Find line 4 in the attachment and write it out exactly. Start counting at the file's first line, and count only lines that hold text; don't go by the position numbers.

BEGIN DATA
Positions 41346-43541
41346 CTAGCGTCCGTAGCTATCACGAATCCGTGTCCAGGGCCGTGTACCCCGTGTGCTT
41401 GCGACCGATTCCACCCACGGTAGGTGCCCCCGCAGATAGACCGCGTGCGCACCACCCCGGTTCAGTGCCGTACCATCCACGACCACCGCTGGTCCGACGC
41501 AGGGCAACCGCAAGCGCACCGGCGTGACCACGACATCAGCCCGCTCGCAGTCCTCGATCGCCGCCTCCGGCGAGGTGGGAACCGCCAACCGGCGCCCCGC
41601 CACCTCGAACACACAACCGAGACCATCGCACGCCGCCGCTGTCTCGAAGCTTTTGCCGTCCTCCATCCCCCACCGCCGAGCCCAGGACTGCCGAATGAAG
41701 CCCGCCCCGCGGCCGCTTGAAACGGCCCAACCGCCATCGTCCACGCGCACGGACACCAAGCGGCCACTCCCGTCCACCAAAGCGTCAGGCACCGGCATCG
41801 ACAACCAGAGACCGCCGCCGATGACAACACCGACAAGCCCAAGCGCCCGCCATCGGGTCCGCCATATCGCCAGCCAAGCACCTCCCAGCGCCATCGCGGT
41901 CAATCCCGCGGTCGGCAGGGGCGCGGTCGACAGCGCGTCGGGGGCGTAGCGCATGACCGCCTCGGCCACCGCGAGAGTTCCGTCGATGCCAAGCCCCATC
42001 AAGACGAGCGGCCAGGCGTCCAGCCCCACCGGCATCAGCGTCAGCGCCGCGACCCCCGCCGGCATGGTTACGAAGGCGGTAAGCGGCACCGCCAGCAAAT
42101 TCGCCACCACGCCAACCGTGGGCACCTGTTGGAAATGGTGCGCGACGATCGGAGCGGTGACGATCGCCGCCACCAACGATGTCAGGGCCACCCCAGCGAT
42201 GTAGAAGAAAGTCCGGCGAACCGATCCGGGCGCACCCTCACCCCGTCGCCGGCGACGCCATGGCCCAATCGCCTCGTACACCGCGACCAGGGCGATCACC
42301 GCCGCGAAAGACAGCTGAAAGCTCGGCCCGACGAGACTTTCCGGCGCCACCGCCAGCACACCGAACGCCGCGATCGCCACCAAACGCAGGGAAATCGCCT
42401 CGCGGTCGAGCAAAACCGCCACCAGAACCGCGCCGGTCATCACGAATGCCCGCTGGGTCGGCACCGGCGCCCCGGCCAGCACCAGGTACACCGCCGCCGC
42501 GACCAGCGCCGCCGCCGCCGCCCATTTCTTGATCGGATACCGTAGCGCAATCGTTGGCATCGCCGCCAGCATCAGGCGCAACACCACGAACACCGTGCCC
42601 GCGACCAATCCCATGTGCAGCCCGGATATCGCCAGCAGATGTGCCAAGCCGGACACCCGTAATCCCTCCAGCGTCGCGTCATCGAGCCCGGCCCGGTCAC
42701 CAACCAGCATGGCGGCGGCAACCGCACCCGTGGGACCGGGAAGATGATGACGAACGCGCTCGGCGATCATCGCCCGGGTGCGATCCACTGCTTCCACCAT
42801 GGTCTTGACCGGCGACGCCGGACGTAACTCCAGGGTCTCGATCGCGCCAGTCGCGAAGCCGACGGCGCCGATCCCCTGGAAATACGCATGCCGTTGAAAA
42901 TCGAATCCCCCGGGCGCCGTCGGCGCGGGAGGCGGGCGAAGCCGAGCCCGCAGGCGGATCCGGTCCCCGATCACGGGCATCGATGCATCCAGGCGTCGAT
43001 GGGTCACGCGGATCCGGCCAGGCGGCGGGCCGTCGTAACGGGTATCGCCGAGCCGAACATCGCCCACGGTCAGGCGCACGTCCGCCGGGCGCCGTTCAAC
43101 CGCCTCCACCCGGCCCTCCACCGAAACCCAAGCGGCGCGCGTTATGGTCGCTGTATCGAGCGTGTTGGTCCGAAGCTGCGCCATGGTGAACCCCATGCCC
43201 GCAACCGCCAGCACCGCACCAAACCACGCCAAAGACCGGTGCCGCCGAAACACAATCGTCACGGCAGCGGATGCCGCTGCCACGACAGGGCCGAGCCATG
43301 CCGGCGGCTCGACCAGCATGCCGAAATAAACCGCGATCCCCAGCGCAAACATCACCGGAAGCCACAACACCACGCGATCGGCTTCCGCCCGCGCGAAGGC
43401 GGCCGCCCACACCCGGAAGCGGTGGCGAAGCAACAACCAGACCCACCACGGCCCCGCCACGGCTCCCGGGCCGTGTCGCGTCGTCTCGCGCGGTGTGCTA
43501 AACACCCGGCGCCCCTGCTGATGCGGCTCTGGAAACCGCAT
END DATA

41501 AGGGCAACCGCAAGCGCACCGGCGTGACCACGACATCAGCCCGCTCGCAGTCCTCGATCGCCGCCTCCGGCGAGGTGGGAACCGCCAACCGGCGCCCCGC